Problem: (1999-2000 Berkeley Math Circle Contest, Gabriel Carroll Original) Let where is a positive integer. Prove that
Solution: It should be clear that is one of the th roots of unity. Then by DeMoivre’s, we find that are exactly the th roots of unity. So we may write as .
Consider the sum . We have
This is ugly, but by multiplying the denominators by their complex conjugates, it comes out to
Note that and , and it simplifies nicely to (after applying the Pythagorean identity)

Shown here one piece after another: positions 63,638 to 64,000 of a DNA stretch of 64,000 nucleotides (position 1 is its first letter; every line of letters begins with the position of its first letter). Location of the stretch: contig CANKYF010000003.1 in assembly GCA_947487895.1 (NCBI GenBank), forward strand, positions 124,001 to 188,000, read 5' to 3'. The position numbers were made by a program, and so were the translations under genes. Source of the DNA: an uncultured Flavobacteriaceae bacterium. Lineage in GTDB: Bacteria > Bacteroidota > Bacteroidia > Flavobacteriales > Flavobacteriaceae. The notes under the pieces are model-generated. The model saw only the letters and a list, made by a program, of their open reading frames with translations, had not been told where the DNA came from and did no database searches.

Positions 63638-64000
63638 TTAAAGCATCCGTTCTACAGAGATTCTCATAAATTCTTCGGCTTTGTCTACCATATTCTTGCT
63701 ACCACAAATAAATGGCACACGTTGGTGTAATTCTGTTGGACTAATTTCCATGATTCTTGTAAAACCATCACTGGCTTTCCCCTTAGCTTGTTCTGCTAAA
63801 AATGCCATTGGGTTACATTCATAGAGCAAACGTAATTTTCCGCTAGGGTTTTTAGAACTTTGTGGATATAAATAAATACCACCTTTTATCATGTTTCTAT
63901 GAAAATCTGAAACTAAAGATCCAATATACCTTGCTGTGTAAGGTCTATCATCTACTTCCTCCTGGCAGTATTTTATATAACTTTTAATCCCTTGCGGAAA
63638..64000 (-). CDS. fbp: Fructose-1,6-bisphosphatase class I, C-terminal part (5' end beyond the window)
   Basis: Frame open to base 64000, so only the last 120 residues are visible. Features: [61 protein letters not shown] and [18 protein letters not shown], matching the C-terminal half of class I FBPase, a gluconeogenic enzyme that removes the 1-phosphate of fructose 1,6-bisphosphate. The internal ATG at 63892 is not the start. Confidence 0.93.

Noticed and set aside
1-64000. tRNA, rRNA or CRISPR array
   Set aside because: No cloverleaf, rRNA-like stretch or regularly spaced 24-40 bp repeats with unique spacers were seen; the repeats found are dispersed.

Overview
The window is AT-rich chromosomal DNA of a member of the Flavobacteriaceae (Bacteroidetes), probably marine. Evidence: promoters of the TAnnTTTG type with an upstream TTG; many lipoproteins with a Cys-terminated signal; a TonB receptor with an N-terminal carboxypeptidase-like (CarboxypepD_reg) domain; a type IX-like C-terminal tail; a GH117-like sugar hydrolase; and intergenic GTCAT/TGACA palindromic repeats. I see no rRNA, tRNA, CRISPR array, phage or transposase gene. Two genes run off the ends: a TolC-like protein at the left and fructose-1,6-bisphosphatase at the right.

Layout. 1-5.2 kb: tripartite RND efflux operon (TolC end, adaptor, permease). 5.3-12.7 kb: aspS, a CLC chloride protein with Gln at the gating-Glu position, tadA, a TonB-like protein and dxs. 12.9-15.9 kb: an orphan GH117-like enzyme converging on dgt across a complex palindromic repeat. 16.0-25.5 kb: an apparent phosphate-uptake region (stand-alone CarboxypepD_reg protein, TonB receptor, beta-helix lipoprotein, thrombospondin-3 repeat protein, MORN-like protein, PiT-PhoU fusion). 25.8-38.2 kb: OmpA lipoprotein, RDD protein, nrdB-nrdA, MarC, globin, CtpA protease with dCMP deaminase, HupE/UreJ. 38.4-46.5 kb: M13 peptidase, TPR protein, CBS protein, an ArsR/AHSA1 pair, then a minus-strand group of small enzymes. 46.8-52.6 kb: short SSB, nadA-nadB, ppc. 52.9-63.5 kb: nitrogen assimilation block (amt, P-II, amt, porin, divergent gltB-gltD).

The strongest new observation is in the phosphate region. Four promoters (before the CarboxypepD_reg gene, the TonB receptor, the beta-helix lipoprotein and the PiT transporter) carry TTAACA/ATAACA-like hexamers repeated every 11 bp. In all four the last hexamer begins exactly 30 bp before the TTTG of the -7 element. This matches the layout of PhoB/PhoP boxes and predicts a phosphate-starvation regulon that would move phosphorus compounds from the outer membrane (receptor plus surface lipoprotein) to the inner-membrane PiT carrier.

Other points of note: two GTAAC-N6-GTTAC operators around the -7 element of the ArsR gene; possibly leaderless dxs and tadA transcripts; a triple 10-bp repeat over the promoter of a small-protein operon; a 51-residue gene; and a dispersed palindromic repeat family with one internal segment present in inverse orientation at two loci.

Since is odd, there are pairs that sum to and the only term left is , so the sum is as desired. QED.
Comment: This is quite a bit of algebra to work through; the way I first saw it was geometrically. The reciprocal of a complex number is equivalent to the complex conjugate divided by the norm, so clearly adding the reciprocals of complex conjugates will clear the imaginary part. Since we have the roots of unity, the complex conjugates are and , giving the approach above.
Practice Problem: (2004 AIME1 – #13) The polynomial has complex roots of the form , , with and . Given that , where and are relatively prime positive integers, find .
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